The Black Hole War

In ancient Greece, aspirants to the Elusinian Mysteries, seeking to partake of godlike knowledge into the workings of the cosmos, had to undergo the rigors of travel, fasting, ingestion of mind-altering substances, ritual chanting and dramatics, and a climactic orgy.  Nowadays, those selfsame seekers have it easy, needing merely to  purchase one of the many available mind-blowing books of popular science and dive into theophany-inducing explanations of reality's screwball quantum substrate.

 

A vivid and fascinating case in point is Leonard Susskind's The Black Hole War, freshly available in paperback after its well-received 2008 hardcover debut.

 

At the core of this stimulating volume is an arcane but easily statable controversy of nearly 30 years' duration:  is information (in the technical, Shannonesque sense) utterly and forever destroyed by black-hole ingestion?  This simple yet deep question, full of dramatic implications for all of physics, involves everything from string theory to brane theory to holographic models of the cosmos, all of which, plus much more, is laid out in Baedecker-lush detail by Susskind, whose window-pane prose and Holmesian logic foster epiphanies in the reader in nearly every chapter.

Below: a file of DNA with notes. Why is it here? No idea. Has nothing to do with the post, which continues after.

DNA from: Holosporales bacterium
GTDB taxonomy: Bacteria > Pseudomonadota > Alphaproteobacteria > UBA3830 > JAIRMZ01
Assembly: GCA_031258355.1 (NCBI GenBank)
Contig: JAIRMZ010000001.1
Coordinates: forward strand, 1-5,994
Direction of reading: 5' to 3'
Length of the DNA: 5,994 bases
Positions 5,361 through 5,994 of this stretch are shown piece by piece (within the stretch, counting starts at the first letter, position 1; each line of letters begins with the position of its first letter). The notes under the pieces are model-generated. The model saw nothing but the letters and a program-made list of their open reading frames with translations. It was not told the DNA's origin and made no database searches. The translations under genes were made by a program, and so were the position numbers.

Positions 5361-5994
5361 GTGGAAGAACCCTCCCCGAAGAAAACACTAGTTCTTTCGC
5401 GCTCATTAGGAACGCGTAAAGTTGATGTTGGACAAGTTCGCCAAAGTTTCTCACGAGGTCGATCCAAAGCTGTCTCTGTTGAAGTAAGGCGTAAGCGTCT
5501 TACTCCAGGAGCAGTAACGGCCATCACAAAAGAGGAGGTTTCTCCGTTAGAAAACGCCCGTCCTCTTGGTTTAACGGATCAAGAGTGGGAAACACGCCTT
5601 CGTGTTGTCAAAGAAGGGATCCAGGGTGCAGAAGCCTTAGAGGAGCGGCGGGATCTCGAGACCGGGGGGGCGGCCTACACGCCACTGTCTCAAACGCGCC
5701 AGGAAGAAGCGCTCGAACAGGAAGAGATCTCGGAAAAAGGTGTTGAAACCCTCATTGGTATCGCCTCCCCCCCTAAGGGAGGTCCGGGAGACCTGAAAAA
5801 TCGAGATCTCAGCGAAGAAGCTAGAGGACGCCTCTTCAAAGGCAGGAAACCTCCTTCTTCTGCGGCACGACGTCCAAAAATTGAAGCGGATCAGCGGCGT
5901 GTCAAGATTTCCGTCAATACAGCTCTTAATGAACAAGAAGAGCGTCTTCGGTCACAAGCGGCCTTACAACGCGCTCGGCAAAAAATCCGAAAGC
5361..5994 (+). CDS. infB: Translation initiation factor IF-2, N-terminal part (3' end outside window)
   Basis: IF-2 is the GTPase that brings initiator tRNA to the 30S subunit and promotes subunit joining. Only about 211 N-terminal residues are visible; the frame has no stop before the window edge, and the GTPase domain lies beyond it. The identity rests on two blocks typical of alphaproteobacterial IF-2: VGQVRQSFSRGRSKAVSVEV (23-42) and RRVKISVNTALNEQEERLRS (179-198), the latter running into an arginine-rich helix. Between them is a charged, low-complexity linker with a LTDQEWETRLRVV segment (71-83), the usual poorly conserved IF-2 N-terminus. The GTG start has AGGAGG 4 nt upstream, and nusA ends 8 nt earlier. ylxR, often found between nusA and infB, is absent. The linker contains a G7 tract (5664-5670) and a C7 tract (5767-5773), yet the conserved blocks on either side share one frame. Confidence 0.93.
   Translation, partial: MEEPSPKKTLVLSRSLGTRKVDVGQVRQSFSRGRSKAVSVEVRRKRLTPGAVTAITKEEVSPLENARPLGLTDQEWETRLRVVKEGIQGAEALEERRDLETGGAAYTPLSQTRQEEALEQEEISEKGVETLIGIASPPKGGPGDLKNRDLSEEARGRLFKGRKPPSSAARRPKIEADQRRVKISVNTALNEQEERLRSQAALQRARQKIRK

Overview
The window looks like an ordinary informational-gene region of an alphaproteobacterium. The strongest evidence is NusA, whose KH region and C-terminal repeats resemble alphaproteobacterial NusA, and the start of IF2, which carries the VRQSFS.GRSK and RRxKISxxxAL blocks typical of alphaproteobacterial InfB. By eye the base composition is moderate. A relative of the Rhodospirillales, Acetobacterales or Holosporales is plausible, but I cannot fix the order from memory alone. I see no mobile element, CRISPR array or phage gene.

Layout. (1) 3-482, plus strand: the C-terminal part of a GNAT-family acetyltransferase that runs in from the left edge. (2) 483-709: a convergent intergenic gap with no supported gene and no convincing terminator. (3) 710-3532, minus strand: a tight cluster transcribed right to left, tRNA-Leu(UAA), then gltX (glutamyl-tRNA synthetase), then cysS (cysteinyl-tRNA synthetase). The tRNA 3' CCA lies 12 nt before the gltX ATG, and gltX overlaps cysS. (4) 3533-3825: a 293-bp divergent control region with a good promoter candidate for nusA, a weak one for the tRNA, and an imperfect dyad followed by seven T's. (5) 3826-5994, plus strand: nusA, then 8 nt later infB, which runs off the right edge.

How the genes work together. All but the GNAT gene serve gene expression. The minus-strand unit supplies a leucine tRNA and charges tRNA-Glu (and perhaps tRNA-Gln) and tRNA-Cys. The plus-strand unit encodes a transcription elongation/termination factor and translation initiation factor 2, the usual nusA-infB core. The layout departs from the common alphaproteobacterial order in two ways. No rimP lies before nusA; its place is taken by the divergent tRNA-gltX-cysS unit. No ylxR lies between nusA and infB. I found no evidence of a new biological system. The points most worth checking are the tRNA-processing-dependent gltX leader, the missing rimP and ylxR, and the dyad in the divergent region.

Susskind is no dispassionate journalist but rather an insider and participant in this "war."  Facing a mighty antagonist in the form of Stephen Hawking, Susskind chronicles their intellectual battles with zest and not a little arrogance of the victor (for the current consensus on the topic favors Susskind's camp).  His ultimate description of Hawking as a tragic figure of diminished abilities, finally forced to concede defeat, should forever dispel the  stereotype of scientists as ice-water-veined brainiacs.

 

 But Susskind never allows the emotional components of the battle to cloud his delivery of the facts and theories.  He arrays the cliffhanger developments of three decades, along with just the right amount of backstory, in the  deft manner of a novelist, proving himself a born storyteller whose unconventional troupe of players just happens to consist of gluons and photons against a scrim of Anti de Sitter Space.

 

April 23: " 'A job,' the woman repeated again, smiling, as if I hadn't heard her. 'Would you like one?' "

Kenneth Calhoun (Black Moon) and Lysely Tenorio (Monstress) of the Discover Great New Writers program on B-movies, heritage, and finales.

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